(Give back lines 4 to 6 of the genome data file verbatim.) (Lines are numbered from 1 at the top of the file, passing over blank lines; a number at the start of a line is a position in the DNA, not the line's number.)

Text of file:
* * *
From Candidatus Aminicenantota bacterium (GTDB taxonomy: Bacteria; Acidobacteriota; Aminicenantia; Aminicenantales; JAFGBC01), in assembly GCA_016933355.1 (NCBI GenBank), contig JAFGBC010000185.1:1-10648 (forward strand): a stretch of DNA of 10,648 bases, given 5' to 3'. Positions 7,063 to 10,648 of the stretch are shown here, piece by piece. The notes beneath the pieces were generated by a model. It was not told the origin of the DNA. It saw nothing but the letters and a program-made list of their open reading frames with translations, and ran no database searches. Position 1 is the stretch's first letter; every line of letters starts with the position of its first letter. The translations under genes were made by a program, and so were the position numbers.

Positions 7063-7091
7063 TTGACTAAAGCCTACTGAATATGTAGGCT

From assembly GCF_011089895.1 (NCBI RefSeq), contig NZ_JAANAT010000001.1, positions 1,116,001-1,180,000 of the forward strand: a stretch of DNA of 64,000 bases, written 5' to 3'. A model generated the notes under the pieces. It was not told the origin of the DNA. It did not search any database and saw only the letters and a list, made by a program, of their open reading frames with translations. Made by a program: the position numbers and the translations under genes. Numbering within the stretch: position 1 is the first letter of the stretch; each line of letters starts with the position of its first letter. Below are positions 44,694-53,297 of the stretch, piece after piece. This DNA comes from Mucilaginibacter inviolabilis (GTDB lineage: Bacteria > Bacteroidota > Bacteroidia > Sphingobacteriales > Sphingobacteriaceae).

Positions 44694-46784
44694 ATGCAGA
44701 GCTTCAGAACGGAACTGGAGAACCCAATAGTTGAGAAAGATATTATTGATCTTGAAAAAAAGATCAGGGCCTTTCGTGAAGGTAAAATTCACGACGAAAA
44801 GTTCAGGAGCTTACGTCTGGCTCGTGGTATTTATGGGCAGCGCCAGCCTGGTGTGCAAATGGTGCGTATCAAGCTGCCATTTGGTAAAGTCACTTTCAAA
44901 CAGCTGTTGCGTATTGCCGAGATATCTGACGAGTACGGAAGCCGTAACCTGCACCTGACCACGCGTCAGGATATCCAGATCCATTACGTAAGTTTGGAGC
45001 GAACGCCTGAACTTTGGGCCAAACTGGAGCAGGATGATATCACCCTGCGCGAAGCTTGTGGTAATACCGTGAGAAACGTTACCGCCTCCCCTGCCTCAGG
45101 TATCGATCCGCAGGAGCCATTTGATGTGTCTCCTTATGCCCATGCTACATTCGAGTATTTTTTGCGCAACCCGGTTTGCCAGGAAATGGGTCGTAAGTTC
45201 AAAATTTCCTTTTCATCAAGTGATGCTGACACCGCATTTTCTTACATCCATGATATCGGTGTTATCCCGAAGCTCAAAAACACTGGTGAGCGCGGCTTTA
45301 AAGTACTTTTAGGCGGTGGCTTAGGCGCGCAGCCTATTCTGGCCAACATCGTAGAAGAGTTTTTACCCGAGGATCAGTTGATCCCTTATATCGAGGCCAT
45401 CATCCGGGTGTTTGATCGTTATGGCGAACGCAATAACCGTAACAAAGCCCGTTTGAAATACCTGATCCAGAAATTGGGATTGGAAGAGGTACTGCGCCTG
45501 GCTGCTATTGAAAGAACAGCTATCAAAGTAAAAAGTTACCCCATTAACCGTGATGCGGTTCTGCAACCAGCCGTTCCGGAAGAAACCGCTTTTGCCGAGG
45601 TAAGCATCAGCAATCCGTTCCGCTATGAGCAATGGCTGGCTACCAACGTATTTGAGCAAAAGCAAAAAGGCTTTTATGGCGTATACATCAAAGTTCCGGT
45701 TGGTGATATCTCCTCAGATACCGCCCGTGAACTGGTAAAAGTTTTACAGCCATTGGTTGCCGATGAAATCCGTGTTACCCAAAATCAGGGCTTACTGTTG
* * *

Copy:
From assembly GCF_011089895.1 (NCBI RefSeq), contig NZ_JAANAT010000001.1, positions 1,116,001-1,180,000 of the forward strand: a stretch of DNA of 64,000 bases, written 5' to 3'. A model generated the notes under the pieces. It was not told the origin of the DNA. It did not search any database and saw only the letters and a list, made by a program, of their open reading frames with translations. Made by a program: the position numbers and the translations under genes. Numbering within the stretch: position 1 is the first letter of the stretch; each line of letters starts with the position of its first letter. Below are positions 44,694-53,297 of the stretch, piece after piece. This DNA comes from Mucilaginibacter inviolabilis (GTDB lineage: Bacteria > Bacteroidota > Bacteroidia > Sphingobacteriales > Sphingobacteriaceae).

Positions 44694-46784
44694 ATGCAGA